Below is my e-mail to a professor from a few months ago on this topic.
Date: Sun, Jan 4, 2015 at 9:51 PM
To: Lenny, ProfessorLab
The attached article [How My Mom Got Hacked] is about the latest form of malware. There is no way in the world that I could ever get authorization to pay the ransom to get any of out data back for reasons you will see. So beware…..and keep a real note book.
Date: Sun, Jan 4, 2015 at 11:24 PM
To: ProfessorX, ProfessorLab
Dear ProfessorX and lab,
I think this is a fascinating article and is in fact an argument for a digital lab notebook as Protocols.io envisions it.
ProfessorX, we have repeatedly discussed electronic lab notebooks (ELNs) over the past two years. You argue that the paper notebook has reliability and persistence that is not matched by the ELNs. You cannot access anything from the digital files on the floppies from the 90s, but you can still read your paper notebook from the 70s. You've also told me that the ELN business is the Afghanistan of startups.
I agree with everything you point out, and these considerations have influenced our approach to the digital notebook since the birth of Protocols.io. I agree with everything you point out, but not with your final conclusion that the paper notebook is the best way of keeping records. It is indeed today, but that's just because the existing ELNs are shitty, not because the ELN concept is flawed.
Now for the details:
1. Formats change and startups fail, so you can lose all of your data.
Agreed. That's why we made sure that our protocols.io journal can be exported as .txt and PDF. You can export the whole thing, print it, put it on dropbox, thumb drive, and anywhere else. And it's good practice to do so periodically, as we do with all of the data that we generate. The important aspect is that your records belong to you and not to Protocols.io.
2. ELNs have not been adopted by biomedical scientists because the paper notebook is best.
Agreed that ELNs have not been adopted and paper is best today. However, that's because most ELN companies have been solving the wrong problem. Labguru, eCAT and LabArchives all think they are competing with each other. They are not; their real competition is the paper notebook, and paper wins by a long shot against them because all of them have a terrible product. The existing and dead ELNs all thought the problem they need to solve is the retrieval of information, which is infinitely better in digital format. No. The problem is the entry of the information in the first place. That's where the paper notebook shines in contrast to websites and desktop software. My takeaway here is that as a mobile company, if we really do this right, we can come close to and possibly beat the paper notebook for the entry of the information (e.g. ability to write over the gel image, directly on the iPad). If we do that, we have a shot at adoption.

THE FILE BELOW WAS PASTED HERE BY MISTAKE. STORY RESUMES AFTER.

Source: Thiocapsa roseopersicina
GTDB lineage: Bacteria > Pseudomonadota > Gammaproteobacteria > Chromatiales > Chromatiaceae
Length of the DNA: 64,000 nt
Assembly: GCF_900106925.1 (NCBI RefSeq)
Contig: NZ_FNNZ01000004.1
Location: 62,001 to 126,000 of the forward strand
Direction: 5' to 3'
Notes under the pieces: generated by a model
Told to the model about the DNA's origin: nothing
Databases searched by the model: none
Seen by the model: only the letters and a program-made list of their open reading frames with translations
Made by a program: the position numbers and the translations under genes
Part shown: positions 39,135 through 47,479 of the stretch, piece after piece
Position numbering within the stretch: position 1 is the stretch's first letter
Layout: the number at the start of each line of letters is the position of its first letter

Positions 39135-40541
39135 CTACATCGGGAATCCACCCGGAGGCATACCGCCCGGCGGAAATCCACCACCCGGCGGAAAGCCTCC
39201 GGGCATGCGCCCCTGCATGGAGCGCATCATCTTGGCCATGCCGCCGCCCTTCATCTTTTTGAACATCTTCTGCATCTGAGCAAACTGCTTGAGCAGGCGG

3. Hard drives can die and computers can become infected, as outlined in this article.
Agreed. This is an argument for backups. Hence we have a daily snapshot of all user data going back a month and a monthly snapshot beyond that. As the article itself points out, this is also an argument for cloud storage. Chances of losing your notebook on a laptop or single hard drive are high, but chances of losing it entirely on our Amazon server or on Dropbox are lower than the chance of losing or burning your paper notebook (doesn't have to burn as the drowned notebooks during Sandy at NYU showed us).
4. The paper notebook stays in the lab and can be easily read by anyone forever.
I agree it stays in the lab forever, but disagree it can be easily read by anyone. Most notebooks can only be parsed by the person who wrote them. So when that student moves on, her inability to physically access the notebookeffectively makes the entire record useless. My PhD notes from 2003-2009 may be physically in the Berkeley Lab, but when I am in Boston for my postdoc, good luck trying to answer a reader's question without me, just from flipping through my notebook. In fact, a paper notebook can't easily be used by anyone, including the author. That's because looking for a primer number or some note, without the ability to search digitally, requires hours of flipping through the notebook.
When students or postdocs leave the lab, they should re-assign their digital lab notebook to the professor. At the discretion of the professor, the student continues to have access to the notebook after leaving the lab. So when ProfessorX gets a question about a 2007 paper from a previous student, he forwards it to that student, student logs in, does a quick keyword search, reads the relevant page, and answer the question precisely. That's how the protocols.io journal will work.
The inefficiency of the paper notebook, in the electronic age, is staggering. That's why both Novartis and Merck moved last year to ELNs for their chemists and are currently in the process of moving the biologists to ELNs as well. The arguments against the existing ELNs are arguments for a better digital lab notebook product, but they are not arguments that the paper is best. After all, we don't transcribe RNA-Seq or ChIP-Seq data into our notebooks. Nor do we transcribe our qPCR readouts from Excel. We are firmly in the digital age. We need a good ELN, be it from Protocols.io or someone else, and we need good practices to make sure the electronic records are accessible long into the future, without wasting trees.
P.S. I'd love to hear more arguments from everyone, for and against the ELN.